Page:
Advent Guide 2014: Week 3

Both Lewis and Paul capture the bleakness of life before Christ and the exuberance after He comes. The Advent serves as an incredible opportunity for all believers to remember what it was like for Narnians and shepherds 2000 years ago who eagerly hoped and anticipated the first, true Christmas.

In perhaps the most quotable lines from the Chronicles of Narnia series, C.S. Lewis captures the dominion of the White Witch with the phrase, “It’s always winter, but never Christmas.” Soggy boots, chattering teeth, dark skies and numb fingers communicate to young readers what the Narnians felt: despair. Who would want to live in a world with no Christmas? Blustery winds without jingle bells, ice covered limbs without bulbs and lights, utilitarian use of fireplaces without stockings hung with care. For the Narnians, Christmas represented a beacon of light and hope in wintery days. It signaled the reign of Aslan the Great and the end of the White Witch. Although wrought with fantasy, Lewis’ tale echoes one that happened almost 2000 years ago.

The Apostle Paul, like Lewis, fashions a Christmas story of sorts in the book of Romans. Romans 1-2 teach that all people— Jew or Gentile—have sinned and fallen short of God’s perfect standard of righteousness. Just in case anyone thought they were exempt from those two groups of people, Paul continues in Chapter 3 declaring that “no one is righteous” (verse 3). He reaches the pinnacle of his point in verse 20, where he states that humanity is unrighteous and there is nothing they can do about it. Nothing. Winter. Despair.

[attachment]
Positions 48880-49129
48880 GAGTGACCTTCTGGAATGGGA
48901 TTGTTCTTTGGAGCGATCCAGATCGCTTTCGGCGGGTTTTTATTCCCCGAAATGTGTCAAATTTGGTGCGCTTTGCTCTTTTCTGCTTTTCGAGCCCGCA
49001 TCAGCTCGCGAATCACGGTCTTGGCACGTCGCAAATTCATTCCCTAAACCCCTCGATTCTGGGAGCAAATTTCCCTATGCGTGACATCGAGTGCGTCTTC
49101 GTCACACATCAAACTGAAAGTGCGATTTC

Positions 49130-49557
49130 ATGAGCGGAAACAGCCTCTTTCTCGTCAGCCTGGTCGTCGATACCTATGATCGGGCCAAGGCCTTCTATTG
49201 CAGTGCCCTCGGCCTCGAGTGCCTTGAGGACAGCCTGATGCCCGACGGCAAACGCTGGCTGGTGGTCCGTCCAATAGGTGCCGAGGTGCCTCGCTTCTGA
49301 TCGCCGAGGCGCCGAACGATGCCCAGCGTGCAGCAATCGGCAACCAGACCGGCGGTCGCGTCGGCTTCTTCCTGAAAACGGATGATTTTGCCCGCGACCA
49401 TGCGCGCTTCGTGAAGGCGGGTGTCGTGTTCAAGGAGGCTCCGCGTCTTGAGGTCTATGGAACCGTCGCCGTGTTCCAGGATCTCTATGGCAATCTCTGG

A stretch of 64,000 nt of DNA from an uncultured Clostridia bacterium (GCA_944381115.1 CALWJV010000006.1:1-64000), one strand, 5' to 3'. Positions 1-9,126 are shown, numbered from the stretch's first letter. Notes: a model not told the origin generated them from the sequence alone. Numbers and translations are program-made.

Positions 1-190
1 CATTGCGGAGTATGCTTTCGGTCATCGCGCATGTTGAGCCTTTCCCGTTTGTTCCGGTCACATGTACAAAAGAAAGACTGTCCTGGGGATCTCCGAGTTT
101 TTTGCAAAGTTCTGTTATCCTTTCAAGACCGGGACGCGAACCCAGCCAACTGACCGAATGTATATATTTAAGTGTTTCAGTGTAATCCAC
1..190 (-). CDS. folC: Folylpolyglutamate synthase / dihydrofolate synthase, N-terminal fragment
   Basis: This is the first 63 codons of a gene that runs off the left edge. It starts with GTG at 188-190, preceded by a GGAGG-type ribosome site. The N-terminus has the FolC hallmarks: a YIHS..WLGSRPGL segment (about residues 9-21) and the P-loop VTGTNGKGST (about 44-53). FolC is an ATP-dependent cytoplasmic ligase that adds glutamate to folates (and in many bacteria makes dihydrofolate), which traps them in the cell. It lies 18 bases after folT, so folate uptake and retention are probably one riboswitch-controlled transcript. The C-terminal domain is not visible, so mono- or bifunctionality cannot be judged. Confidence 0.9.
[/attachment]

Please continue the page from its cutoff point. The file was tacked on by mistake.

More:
Yet, just as warmth and light begin in Narnia (ending the cold of winter), Paul declares in verse 21 that righteousness apart from the Law has been revealed through Jesus Christ—the hope for all mankind. This verse marks Paul’s paradigm shift from Christmas Eve to Christmas, despair to hope, winter to spring, death to life.

Both Lewis and Paul capture the bleakness of life before Christ and the exuberance after He comes. The Advent serves as an incredible opportunity for all believers to remember what it was like for Narnians and shepherds 2000 years ago who eagerly hoped and anticipated the first, true Christmas.

Questions:

  1. How would you describe life before you knew Christ? After?
  2. What traditions do you or your family practice to remember the purpose of The Advent—eagerly awaiting Christmas? What traditions would you like to start?
  3. Read Romans 3. What are some thoughts that come to mind when you realize what Christ did for you? How can you show Him gratitude this Christmas season?

Additional resources:

The Chronicles of Narnia Series by C.S. Lewis See also the videos

Watch for the Light: Readings for Advent and Christmas By Various Authors (Orbis Books)

Family Activity:

Visit watermark.org/blog/family-advent-2014 to find discussion questions and a Jesse Tree Advent Calendar for you and your kids the entire month leading up to Christmas.

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